Two, the twenty-year-old Johannes Brahms, for love of Clara, her husband, and her children, put his life on hold and moved in. He became her primary confidante and friend, trading countless letters during her 2.5 yrs of lonely touring while fearing for her dying husband. Johannes looked after her household and family in her absence, played surrogate father to her children, and visited Robert in the hospital when she wasn’t permitted to go.
But this wasn’t a one sided arrangement. What began during these years between Johannes and Clara was far from just an undefinable personal relationship that would last the rest of their lives. It was also an intense professional partnership that would enrich both their careers immeasurably for the next forty-three years.
Clara became Johannes’s compositional mentor and piano teacher during his early years. He consulted her for opinions and input on every single one of his works. She became his number one encourager-in-chief, since Johannes’s biggest obstacle was his own insecurity. When she had too many offers for performances, she gave him all the gigs she couldn’t accept, including students, concerts, and court appointments.
During those early years of Johannes’s career, when all the critics were against him and the world mocked him for being “Robert’s Messiah,” Clara was the constant voice begging him to write more. She loved and depended on his work.
Whether she also loved the man as more than a friend and surrogate family member is a mystery we will never know.
The Rebirth of a Career
After the loss of Robert, Clara remade herself once more and entered the most rigorous decades of her career. Though it’s the part of her life least talked of today, the next forty years were Clara’s most influential on music history. From 1854, Clara matured from the piano prodigy queen into what Liszt and Brahms restyled her as, “The Priestess of the Piano.” Her concerts took on the tone of religious experiences, where she preached the legacy of the greats from the piano keys.
She cemented the standard piano repertoire, the first to devote her career to the canon works we take for granted – Beethoven, Bach, Mendelssohn, Chopin, and Robert Schumann with some Scarlatti, Schubert, and Mozart thrown in. Her influence expanded far beyond the concert stage. In every town and city, she played at palaces for royalty and gave soirees of Robert and Johannes’s music to the most prominent artistic circles. The respect she commanded made her opinions and tastes gospel among the musical elite. She devoted herself to the works of the great composers with a monastic fervor, on a mission to negate the New German School of Franz Liszt and Richard Wagner which proclaimed the music of the greats to be dead.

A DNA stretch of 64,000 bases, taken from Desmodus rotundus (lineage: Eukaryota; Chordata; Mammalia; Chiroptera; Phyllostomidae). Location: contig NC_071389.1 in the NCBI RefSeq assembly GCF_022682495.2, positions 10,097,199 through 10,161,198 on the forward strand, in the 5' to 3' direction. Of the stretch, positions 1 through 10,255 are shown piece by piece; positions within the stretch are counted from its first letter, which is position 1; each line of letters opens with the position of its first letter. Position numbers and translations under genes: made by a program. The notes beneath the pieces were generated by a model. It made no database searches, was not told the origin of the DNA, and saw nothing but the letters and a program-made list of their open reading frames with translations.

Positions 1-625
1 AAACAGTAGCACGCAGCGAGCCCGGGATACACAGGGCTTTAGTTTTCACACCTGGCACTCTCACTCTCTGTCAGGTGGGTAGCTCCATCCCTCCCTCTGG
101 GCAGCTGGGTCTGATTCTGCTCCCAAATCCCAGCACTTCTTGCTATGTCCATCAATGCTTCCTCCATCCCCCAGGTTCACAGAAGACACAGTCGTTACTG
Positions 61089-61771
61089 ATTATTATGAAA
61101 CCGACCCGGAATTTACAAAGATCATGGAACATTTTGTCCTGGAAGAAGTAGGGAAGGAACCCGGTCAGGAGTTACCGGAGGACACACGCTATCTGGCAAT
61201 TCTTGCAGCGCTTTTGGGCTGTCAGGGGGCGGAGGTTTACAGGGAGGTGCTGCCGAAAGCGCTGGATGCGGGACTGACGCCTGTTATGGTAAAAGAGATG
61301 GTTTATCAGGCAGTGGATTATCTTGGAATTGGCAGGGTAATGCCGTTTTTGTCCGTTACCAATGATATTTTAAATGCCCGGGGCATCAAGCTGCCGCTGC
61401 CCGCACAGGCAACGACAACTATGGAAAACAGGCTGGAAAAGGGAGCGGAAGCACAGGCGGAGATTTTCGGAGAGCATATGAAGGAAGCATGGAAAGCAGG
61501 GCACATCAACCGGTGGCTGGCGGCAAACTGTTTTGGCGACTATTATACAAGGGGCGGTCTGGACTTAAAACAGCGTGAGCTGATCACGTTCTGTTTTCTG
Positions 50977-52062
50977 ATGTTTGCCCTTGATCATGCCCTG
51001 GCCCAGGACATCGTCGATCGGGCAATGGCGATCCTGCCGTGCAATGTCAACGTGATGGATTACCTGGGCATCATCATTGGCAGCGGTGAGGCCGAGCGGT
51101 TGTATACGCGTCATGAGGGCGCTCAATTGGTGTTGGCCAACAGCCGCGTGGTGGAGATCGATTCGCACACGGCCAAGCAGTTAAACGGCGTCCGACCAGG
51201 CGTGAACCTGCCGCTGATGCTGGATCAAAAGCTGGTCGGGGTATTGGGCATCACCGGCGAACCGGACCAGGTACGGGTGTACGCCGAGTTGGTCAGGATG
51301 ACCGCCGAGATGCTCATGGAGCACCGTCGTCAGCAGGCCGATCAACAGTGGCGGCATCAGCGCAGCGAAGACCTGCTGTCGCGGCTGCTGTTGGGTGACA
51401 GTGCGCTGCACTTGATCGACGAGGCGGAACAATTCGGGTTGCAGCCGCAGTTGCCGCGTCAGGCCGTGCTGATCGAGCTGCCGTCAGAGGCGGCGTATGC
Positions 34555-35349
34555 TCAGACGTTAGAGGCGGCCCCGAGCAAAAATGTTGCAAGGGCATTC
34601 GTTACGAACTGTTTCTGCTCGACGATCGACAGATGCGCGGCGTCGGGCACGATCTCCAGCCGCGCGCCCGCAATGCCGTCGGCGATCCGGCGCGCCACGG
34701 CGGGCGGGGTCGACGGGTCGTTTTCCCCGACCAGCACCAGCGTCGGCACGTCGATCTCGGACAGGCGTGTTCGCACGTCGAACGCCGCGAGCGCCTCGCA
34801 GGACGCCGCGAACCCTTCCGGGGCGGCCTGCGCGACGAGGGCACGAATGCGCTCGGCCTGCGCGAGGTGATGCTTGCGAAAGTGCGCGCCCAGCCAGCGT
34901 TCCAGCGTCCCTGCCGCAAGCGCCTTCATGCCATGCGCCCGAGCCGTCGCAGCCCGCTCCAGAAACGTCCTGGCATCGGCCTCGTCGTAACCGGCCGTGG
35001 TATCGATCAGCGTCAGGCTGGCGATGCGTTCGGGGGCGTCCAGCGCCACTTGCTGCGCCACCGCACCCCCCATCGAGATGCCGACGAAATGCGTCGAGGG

She toured England with her eldest daughter Marie no less than sixteen times. She made numerous more tours to Vienna, and to Paris and Russia. She received at least three offers to tour America, though never accepted on the account of not wanting to be separated from her children for a year.
Her Later Years
But Clara endured further tragedies with her adult children. She was forced to commit her eldest son, Ludwig to an asylum for life. Felix and Julie died of tuberculosis in the 1870s, and Ferdinand died a decade later of a morphine addiction, begun from injuries he sustained as a soldier in the Franco-Prussian War.
Throughout these difficult years, Johannes remained a source of constant support. When Ferdinand’s six children fell under sixty-nine year old Clara’s financial care, Johannes, now rich with his success, gifted her a sizeable sum to invest in their future.
But Clara’s daughters, Marie, Elise, and Eugenie all became renowned piano teachers in their own right. Clara gave lessons to countless students throughout her career and joined the faculty of the Frankfort conservatory for the last two decades of her life. Her influence on piano pedagogy and students who went on to have successful careers is incalculable.
Even though Johannes and Clara never lived in the same city again after 1856, they spent half their summers together, performed countless concerts together, and visited each other multiple times a years. Though Clara always insisted they were friends, she endured salacious slander over the nature of their close relationship. (Rumors that she was unfaithful to her husband during his hospitalization still chase her today, though are MOST likely very untrue.) Johannes and Clara exchanged volumes of letters up until her death, and she would forever be the inspiration, motivation, and most ardent consumer of his compositions. Throughout his life, Johannes mailed first drafts of all his work to her for her approval before sending them to the publishers.
In her last years, Clara’s hearing slowly deteriorated so orchestras were painful to hear, and her hands developed bad arthritis so playing piano became difficult. But still Johannes would visit her and wrote many of his intermezzos for her to play and hear.
In 1896, Clara died from a stroke at the age of 76 with Marie and Eugenie by her side.
Johannes died eleven months later.